Right now, it’s anyone’s game in the self-driving car field. Numerous automakers and technology companies claim to be in the lead, but no clear favorite has emerged just yet. Arguably, General Motors and its Cruise Automation subsidiary, and Alphabet’s Waymo are front-runners.
Behind the scenes, though, GM and Cruise think they’re building a “strong competitive advantage” that could force some out of the market. That’s what Cruise CEO Kyle Vogt told media and investors during a GM meeting surrounding self-driving cars last week, according to Automotive News.
“This is a differentiated product. A company is developing it, and if you are sufficiently more advanced than others in the industry, they may not be able to compete,” Vogt said.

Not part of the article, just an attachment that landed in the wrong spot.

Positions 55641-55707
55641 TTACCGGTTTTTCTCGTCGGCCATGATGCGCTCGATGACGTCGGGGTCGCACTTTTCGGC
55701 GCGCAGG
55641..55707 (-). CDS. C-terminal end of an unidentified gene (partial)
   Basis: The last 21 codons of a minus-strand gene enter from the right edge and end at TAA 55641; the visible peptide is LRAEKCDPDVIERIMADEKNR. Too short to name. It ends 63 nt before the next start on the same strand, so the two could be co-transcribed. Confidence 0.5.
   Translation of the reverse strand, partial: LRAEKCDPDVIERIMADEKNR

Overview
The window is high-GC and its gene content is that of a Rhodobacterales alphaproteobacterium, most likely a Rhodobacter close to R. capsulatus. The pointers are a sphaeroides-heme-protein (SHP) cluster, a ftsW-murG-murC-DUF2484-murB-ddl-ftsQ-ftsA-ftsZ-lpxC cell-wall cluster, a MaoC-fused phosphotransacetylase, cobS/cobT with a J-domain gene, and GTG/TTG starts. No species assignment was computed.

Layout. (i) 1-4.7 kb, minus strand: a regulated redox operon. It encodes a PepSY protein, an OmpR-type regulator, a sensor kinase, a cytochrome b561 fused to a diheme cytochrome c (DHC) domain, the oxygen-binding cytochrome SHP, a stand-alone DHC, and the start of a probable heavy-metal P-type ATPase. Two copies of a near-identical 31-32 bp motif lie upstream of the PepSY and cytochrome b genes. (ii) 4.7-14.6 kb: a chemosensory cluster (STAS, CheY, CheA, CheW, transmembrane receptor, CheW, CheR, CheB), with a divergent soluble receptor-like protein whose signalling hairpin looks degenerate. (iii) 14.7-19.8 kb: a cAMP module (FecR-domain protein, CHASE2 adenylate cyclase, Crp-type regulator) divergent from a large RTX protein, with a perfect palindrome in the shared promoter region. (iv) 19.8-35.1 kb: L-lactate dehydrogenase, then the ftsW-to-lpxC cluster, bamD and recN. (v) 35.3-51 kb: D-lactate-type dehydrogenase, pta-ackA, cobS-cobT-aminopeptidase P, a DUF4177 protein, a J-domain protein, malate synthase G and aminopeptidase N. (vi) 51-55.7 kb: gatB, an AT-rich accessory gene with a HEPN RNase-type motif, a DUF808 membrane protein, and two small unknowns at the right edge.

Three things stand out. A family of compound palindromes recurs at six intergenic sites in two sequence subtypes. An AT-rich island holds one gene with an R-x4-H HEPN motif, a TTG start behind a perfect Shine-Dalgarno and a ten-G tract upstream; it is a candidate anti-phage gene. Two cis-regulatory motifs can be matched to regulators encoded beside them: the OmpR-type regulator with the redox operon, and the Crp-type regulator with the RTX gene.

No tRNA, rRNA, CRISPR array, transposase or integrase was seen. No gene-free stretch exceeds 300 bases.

GM CEO Mary Barra presented a broad outline of self-driving vehicle news to investors during the conference in which she said GM will deploy fleets of autonomous cars sometime in 2019. However, they’ll only be operable in “dense urban areas” to start. A key goal is to reduce the cost of operating self-driving cars, too. Right now, it costs about $3 per mile; GM wants to bring the cost down to $1 per mile by 2025.
Many GM executives echoed a similar ethos: self-driving cars will likely one day eclipse its core business of building and selling vehicles, and it could return higher margins. That vision will start in 2019. Where it will end is unclear.